Making bread with beer yeast
I'm often looking for ways to save on my homebrewing costs and one of those ways that I have found is to reuse yeast between brews. This got me thinking about those yeast jars that are sitting unused at the back of my fridge. I wonder if I can make bread with the beer yeast?
I'm often looking for ways to save on my homebrewing costs and one of those ways that I have found is to reuse beer yeast between brews. I often end up keeping some of the yeast slurry after fermentation and storing for future use in a sanitised jar. With all the good intentions in the world, I often end up with stored yeast in the back of my beer fridge that goes waaay past it's expiry date.
The image above is some yeast slurry that I harvested in a small, sanitised kilner jar.
At the time of writing this article, I am currently locked down at home due to the Corona Virus. In the U.K, it's not always been easy to get hold of all the ingredients that you need in your weekly shopping. This got me thinking about those yeast jars that are sitting unused at the back of my fridge. I wonder if I can make bread with the yeast?
As it turns out, both brewing yeast and baking yeast is in fact Saccharomyces cerevisiae. I attempted to bake some bread with beer yeast, and believe it or not, turned out great! In this article, I am going to share the steps that I took to make bread with beer yeast and so hopefully you can make your own bread too.
Beer Yeast slurry (I used about 50ml)
500g very strong white flour
10g fine sea salt mixed with 15g of cold water
I approached this bread much like you would with a sourdough starter and followed the guidelines on this site as much as possible.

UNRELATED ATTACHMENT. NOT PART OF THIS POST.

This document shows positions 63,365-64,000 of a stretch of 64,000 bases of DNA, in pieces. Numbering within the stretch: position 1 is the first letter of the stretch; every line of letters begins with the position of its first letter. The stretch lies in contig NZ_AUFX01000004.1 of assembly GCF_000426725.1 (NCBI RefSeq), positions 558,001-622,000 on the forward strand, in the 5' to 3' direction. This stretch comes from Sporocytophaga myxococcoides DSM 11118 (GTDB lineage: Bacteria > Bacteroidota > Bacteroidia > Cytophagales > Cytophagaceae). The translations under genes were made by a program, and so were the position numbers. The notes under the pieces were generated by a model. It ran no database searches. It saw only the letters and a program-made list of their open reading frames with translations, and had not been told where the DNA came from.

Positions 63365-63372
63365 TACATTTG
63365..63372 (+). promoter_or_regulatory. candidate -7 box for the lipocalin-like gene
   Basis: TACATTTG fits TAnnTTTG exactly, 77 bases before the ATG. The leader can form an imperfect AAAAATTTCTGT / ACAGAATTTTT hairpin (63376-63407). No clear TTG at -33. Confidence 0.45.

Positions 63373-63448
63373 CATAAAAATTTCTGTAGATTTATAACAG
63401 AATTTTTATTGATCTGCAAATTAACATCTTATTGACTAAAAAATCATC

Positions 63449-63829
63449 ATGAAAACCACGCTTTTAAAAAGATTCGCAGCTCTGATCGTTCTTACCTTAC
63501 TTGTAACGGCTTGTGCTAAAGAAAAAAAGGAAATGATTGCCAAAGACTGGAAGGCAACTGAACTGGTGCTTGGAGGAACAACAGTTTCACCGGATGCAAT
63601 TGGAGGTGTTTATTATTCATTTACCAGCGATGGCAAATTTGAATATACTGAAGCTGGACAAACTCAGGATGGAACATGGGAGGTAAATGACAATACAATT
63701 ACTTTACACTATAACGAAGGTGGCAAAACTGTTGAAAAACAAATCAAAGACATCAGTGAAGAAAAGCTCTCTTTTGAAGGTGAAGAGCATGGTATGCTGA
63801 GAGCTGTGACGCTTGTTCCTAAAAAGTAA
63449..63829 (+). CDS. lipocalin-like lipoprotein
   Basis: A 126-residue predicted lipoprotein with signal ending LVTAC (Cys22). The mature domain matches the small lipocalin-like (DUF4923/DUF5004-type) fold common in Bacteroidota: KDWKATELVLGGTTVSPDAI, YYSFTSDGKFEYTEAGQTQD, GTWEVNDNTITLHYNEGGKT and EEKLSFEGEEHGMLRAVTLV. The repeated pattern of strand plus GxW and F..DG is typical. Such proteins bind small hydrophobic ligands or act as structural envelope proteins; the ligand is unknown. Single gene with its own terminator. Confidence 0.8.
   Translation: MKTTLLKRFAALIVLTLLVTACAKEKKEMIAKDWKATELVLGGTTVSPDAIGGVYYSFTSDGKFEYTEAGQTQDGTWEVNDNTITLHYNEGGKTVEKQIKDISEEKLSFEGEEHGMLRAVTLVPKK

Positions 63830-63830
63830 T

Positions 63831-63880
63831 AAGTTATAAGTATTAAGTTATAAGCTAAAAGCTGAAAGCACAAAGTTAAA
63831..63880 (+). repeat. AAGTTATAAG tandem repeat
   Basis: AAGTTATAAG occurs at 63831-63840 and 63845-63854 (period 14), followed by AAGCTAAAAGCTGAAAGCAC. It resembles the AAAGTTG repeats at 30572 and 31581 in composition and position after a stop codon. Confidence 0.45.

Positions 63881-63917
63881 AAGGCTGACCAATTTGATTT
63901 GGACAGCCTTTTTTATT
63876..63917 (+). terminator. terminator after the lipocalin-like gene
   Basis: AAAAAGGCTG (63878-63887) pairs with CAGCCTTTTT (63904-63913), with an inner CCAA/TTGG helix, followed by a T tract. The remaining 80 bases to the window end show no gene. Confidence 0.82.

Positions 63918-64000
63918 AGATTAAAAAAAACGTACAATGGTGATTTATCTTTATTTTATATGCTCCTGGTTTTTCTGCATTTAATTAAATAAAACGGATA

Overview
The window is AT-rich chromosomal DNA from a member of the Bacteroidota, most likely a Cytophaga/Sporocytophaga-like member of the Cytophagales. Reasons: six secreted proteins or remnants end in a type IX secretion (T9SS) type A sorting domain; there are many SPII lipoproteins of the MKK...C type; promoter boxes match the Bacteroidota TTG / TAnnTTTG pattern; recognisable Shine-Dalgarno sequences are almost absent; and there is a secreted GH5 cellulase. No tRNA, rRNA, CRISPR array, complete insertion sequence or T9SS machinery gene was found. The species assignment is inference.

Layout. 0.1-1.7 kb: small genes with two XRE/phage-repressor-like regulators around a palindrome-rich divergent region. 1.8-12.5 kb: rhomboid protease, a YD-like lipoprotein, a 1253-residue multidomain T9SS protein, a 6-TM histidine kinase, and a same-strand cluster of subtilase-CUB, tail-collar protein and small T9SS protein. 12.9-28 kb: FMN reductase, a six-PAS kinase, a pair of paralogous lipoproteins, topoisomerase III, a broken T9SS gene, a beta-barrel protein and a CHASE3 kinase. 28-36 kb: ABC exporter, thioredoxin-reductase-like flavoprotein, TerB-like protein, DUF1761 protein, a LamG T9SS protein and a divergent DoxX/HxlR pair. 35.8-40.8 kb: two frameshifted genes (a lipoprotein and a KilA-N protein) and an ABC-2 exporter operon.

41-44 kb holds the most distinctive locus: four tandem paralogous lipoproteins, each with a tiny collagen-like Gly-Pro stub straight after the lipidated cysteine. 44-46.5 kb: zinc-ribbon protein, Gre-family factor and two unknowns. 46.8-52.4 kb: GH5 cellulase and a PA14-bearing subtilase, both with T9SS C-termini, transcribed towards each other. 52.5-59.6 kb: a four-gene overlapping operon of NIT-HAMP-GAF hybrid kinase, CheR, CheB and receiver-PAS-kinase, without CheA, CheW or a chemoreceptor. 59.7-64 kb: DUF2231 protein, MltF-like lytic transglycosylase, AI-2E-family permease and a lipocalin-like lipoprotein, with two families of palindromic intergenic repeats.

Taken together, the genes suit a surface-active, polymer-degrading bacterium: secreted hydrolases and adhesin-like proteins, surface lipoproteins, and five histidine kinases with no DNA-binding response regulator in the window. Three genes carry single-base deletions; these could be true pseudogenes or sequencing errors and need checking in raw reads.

I started by whisking the water, yeast, salty water and all the flour in a large bowl. I mixed until all the ingredients came together into a large ball.
I then kneaded the dough for about five to ten minutes and once it felt springy to the touch, I made it into a ball and placed it in a large bowl. I covered the bowl with a tea towel and left somewhere warm for a few hours.
Once the dough had risen and doubled in size, I then pushed it down and shaped it into a ball once more. I then put it in the fridge overnight and left to prove for about 8-12 hours. It looked a little like the image below in the morning.
The next morning, I preheated the oven to 220°C for at least 30 minutes before baking. I placed the dough on lightly floured baking parchment and then in a dutch oven (you don't have to use this) before putting it into the oven.
I also slashed the dough with a sharp knife to give it a sexy tear down the middle as it rises. I baked it for around 40 minutes.
Next, I turned the heat down to 180°C (and remove the lid if you are using a Dutch oven) and baked for another 10 -15 minutes. This idea behind this is to give you a nice brown crust.
That's it - I took the bread out of the oven and left to cool. I know it is tempting get slice the warm bread straight away, but wait until it cools first - it is even better if left for a while for the flavour to develop.
Voilà! This is how it turned out.
All in all I am pretty happy with how this bread turned out. I am no master baker, and I've never devoted the time to perfect the art of baking bread, but overall I am pleased with this bread.
If you are looking to bake a sourdough style bread, then you might be a little dissapointed using beer yeast, as it wasn't very sour and lacked the moisture of a well baked sourdough loaf. With that said, this is a great way to be economical and use leftover beer yeast. Whether it's about to expire, or you have some yeast slurry and you want to experiment - you can still make great bread!